What do the French Revolution, national bard of Scotland Robert Burns, and Iceland all have in common? The answer is Laki—a volcanic fissure in the south of Iceland that was responsible for an eight-month long eruption that began in June 1783 and ultimately, the deaths of thousands of people worldwide. In other words, the perfect location for a lovely countryside jaunt.
Early start (again…)
Laki, which is actually a mountain bisected by the Lakagígar volcanic fissure, is located in the Highlands and is therefore only accessible during the summer and only by 4WD. One of the best, and more relaxing ways to see the area—if you don’t fancy stressful river navigations in your rental car— is to book a super jeep tour. Also, then you can tell all your friends you’ve been in a super jeep.
Our tour set off from Kirkjubæjarklaustur at 8:45am, which unfortunately for us meant leaving Reykjavík at 5am. I think my editors are under the impression that I don’t require sleep (see also: my article on climbing Hvannadalshnúkur), which I would like to make clear is decidedly not the case. Luckily, the meeting point was the gas station, meaning we could load up on more than enough caffeine and pylsur to satisfy even the hangriest of journalists, and pick up a packed lunch for the long day ahead.
The drive from Kirkjubæjarklaustur to the base of Laki takes just over an hour, during which our knowledgeable driver pointed out local sites and explained the history of what was one of the largest eruptions on record. During the eruption, 14 km3 of basalt lava was produced, which, if you’re not great at visualising these things, is a fucking lot. In addition to this, a bunch of very unpleasant gasses were released into the atmosphere, creating a mist known as the ‘Laki Haze’ which floated over Europe causing widespread disease, crop failure and famine. It is this effect that is credited with instigating the French Revolution and, more weirdly, Robert Burns’ poetic output. But some impacts of the disaster were far more obvious. An estimated 25% of Iceland’s human population and 75% of animals were wiped out in the aftermath of the eruption.
Driving through the lava fields, it is easy to get a sense of the scale of the catastrophe. It’s also easy to see how life returns to an area once devastated by lava flow, as the bumpy plains are covered with soft, pale green moss, lending the landscape Iceland’s characteristic other-worldly feel.
At the base of Laki mountain we were greeted by a friendly ranger. The area in which the fissure is located now forms part of the huge Vatnajökull National Park, so guides are on hand at various points to provide visitors with information and to make sure the rules are adhered to. These are, predominantly, stick to the goddamn trails. I’m looking at you, Justin Bieber.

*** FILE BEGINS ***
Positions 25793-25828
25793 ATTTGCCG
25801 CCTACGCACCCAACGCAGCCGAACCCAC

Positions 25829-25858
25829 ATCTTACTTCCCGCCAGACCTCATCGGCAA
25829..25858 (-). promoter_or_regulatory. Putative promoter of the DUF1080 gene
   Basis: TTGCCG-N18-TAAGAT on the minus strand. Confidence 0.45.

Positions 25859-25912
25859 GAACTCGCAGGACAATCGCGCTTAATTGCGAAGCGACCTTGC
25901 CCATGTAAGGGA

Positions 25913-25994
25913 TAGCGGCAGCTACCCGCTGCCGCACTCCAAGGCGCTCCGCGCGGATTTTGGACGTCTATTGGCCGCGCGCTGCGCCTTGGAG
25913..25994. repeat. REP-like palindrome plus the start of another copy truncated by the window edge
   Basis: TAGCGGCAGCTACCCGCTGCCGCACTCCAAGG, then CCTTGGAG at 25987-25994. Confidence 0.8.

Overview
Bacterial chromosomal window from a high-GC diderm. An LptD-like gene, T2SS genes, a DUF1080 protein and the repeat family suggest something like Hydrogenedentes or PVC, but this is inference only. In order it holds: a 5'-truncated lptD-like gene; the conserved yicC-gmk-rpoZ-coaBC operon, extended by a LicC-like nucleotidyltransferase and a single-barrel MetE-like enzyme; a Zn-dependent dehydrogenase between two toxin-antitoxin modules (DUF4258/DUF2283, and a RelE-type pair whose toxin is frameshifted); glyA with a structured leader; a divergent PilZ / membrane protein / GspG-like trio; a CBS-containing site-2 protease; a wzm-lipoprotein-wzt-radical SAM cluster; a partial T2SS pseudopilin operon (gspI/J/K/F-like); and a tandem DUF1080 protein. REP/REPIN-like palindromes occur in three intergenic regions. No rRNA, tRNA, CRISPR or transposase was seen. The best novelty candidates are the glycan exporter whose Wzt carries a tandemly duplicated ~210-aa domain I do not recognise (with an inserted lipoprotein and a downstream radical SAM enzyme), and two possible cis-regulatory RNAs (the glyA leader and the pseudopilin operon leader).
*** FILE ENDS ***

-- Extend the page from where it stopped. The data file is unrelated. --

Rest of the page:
The first hike of the day was to the top of Laki. The path was at times steep and slippery but well maintained, with crude stone steps placed along some of the more challenging stretches. Hiking boots are essential, but the trail is suitable for less experienced walkers. The view from the top takes in both Mýrdalsjökull and Vatnajökull glaciers, as well as the 25km long chain of craters that make up the eruption site. The weather in the Highlands can be quite erratic, but although the wind was punishing, the sky was clear and we were blessed with excellent visibility.
From Laki we made our way through the Highlands towards the south, stopping at various points for short hikes and photo opportunities. My favourite walk was around the water-filled Tjarnargígur crater. The bright blue lake against the surrounding dark volcanic rock and pale moss looked incredible.
But the final stop of the day was by far the most famous, and that’s thanks to a completely different type of natural disaster. The beautiful Fjaðrárgljúfur canyon has become one of the most photographed places in Iceland in recent years, and all because of one particular man-child and his penchant for traipsing through rivers in his underwear. That’s right, Justin Bieber, I’m still looking at you. After the Biebs’ famous video for ‘I’ll show you’, tourists flocked to the valley to check out the celebrity spot. As a result, much of the surrounding landscape has been damaged by the sudden rise in foot traffic and park authorities had to rush to build proper trails and fences. Fjaðrárgljúfur is the only place in Iceland where I have seen barbed wire, which is pretty sad. Some things are just not worth a selfie, kids.
The drive back to Kirkjubæjarklaustur was a short one, during which our guide, seemingly having run out of volcano facts, regaled us with tales of celebrities he had ferried about in the jeep. Even more of an incentive to take the tour, if you particularly want to have the opportunity to have sat in the same vehicle as Anne Hathaway.
We finished off the day with a well-deserved pizza in Systrakaffi, because it is a well-known rule that all volcanic adventures should end with pizza. And besides, as I have made abundantly clear, nobody likes a hangry journalist.
Distance from Reykjavík: 226 km
How to get there: Take route 1 south, turn onto route 26 and then routes 208 and 235
Tour provided by: secreticeland.com/
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